What I did have was insomnia and a tendency to procrastinate which meant that I had time to distract myself with writing letters to my senators, attending protests, and spending a few hours clearing out invasive species with a work party.
Get a Google Grant!
Google will give registered nonprofits $10,000 a month to use on Google search ads. The application process can be a little confusing, and you need to know how to use the money effectively in the platform to stay compliant to keep the grant.
They have some rules and restrictions you need to follow in order to remain compliant and keep the money rolling in month after month. Fair warning, these rules change often—basically whenever Google feels like it. So this is not a set it and forget it situation, rather it requires maintenance on a weekly basis. But in case you haven’t done the math, yet, it’s (up to) A HUNDRED THOUSAND dollars in free ad money for the year.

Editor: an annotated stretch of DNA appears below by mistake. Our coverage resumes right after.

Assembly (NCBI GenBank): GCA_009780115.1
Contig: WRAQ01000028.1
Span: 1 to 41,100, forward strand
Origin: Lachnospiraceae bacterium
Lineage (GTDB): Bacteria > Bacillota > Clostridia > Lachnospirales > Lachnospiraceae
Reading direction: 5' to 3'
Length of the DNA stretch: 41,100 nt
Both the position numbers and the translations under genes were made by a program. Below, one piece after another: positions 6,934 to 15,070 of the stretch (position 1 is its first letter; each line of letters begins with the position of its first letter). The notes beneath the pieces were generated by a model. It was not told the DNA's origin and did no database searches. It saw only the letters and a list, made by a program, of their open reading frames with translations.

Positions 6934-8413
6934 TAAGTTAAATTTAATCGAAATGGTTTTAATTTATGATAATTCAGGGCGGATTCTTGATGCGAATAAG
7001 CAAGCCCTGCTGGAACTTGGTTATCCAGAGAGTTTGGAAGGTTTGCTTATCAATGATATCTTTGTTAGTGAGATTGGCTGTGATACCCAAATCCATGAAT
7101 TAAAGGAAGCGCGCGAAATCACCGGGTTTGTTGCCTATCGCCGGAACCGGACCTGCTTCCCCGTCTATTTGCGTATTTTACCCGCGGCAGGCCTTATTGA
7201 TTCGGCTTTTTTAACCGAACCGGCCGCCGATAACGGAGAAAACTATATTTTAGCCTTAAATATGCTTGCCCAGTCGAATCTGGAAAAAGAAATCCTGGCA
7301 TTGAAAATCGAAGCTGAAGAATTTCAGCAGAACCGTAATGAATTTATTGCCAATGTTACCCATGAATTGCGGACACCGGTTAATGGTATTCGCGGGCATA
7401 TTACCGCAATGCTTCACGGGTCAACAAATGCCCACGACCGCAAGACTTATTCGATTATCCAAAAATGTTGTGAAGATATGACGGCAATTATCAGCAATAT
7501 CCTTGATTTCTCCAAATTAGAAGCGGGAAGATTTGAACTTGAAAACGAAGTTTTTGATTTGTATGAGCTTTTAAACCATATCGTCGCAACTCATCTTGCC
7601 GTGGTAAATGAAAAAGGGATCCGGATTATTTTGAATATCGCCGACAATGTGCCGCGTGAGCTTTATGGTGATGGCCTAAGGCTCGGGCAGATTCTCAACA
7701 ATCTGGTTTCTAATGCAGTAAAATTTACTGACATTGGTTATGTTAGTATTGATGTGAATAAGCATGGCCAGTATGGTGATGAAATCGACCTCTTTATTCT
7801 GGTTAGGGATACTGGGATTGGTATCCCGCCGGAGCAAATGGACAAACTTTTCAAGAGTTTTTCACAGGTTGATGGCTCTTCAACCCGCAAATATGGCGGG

Think Through Your Email Strategy Carefully
The most successful email strategies are segmented by audiences with different interests. You’ll want to let users sign up for whichever topics they’re most interested in—if they want, they can sign up for all of them, but that is their decision.
Giving them a choice ensures that you’re sending them content that they are interested in, which means they’re more likely to read it! Yay!
Spamming their inboxes with 4 emails every month about things that they don’t care about, will lead to higher bounce rates and unsubscriptions before you even have a chance to tell them about the volunteer events that they were most interested in hearing about.
Specific Content Tailored to the User, Always
Try breaking out your newsletter content into a few different categories: